I actually agree with you on this one.  I get why nominees do this, but I would rather that they provide candid answers to at least some of these sorts of questions.

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43 minutes ago, Shutout said:

False. The rules are being applied as they always have.  29 times a seat has come up during an election, 29 times the sitting president, regardless of party has made a nomination. Unsurprisingly, if the senate and president are politically aligned, it usually confirms and if not then it usually doesn't  This is how it always has been for more than 200 years.  

The rules are consistent.

This time. They were not for Garland as a vote wasn’t even allowed, so your argument falls apart. Had they voted on Garland THEN it would have been consistent.   

Edited by dkp993
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2 minutes ago, -fish- said:

It hasn't happened because we haven't had a Court interested in reversing the implied right of privacy.   It appears that we will.    There are no shortage of cases that would provide the platform.  It's a matter of whether the Court wants to accept review.

I don't know how you have watched Judge Barrett if you have and have concluded as steadfastly as you seem to have already that she is interested in reversing this.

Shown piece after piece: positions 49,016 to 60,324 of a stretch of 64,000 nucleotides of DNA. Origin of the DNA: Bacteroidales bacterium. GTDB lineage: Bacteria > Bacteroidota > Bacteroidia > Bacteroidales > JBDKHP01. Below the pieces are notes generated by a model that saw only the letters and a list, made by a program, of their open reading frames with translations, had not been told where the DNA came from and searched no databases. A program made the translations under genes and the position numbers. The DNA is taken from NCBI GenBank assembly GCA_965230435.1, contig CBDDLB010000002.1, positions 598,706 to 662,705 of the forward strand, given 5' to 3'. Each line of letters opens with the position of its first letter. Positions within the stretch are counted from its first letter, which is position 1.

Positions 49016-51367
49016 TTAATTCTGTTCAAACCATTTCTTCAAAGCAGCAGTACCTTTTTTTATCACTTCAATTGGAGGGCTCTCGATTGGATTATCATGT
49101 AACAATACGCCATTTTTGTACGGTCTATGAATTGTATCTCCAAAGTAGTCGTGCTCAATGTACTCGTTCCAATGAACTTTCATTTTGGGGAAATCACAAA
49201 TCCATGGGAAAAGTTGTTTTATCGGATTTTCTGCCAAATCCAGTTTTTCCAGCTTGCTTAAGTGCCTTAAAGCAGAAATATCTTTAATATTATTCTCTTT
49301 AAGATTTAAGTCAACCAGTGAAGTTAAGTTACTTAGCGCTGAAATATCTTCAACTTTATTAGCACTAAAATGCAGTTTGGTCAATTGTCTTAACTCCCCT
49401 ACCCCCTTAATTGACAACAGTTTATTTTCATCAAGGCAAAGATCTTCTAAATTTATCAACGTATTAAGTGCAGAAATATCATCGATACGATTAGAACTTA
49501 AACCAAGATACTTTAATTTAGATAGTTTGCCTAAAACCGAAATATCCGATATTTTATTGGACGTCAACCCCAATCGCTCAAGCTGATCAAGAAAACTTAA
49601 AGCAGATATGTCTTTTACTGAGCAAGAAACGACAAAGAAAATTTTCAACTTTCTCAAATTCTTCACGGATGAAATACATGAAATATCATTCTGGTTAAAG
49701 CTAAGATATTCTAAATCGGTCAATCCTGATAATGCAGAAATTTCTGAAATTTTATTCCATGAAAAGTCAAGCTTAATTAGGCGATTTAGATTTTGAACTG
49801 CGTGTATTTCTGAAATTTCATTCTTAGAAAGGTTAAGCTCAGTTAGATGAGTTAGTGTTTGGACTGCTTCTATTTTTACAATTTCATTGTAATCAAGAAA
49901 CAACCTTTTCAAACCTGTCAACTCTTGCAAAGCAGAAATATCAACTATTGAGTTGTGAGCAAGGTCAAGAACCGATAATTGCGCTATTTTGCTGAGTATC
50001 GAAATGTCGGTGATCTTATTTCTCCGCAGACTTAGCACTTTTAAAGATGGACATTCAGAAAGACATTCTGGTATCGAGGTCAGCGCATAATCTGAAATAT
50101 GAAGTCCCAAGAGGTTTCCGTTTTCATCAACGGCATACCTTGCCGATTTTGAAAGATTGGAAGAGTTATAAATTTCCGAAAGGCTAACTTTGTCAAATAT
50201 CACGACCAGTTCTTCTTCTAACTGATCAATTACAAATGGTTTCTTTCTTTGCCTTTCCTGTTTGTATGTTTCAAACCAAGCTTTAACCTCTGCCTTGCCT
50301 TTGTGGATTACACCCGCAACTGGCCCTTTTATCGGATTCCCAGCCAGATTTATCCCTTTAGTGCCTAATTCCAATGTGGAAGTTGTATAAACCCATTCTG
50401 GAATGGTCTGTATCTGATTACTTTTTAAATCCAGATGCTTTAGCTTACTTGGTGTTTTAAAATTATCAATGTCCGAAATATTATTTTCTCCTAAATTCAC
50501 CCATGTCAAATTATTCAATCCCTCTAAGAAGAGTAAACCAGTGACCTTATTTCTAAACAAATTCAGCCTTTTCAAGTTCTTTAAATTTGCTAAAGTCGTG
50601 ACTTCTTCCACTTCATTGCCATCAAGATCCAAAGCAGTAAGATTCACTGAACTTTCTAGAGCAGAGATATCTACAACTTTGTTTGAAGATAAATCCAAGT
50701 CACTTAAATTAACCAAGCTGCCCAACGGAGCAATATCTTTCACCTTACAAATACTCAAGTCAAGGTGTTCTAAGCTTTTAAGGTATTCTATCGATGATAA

This lady is about as impressive and straight down the middle as anyone we have seen.

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2 minutes ago, dkp993 said:

This time. They were not for Garland as a vote wasn’t even allowed, so your argument falls apart. Had they voted in Garland THEN it would have been consistent.   

Well, if you remember correctly, McConnell sent our correspondence  to everyone saying 'as you know we have opposed parties on this. We are NOT going to confirm him so we aren't going to waste his time and yours and everyone else's going through this unless you really want to. And nobody stepped up and said "no, lets waste our time, please."  

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1 minute ago, Shutout said:

I don't know how you have watched Judge Barrett if you have and have concluded as steadfastly as you seem to have already that she is interested in reversing this.  

This lady is about as impressive and straight down the middle as anyone we have seen.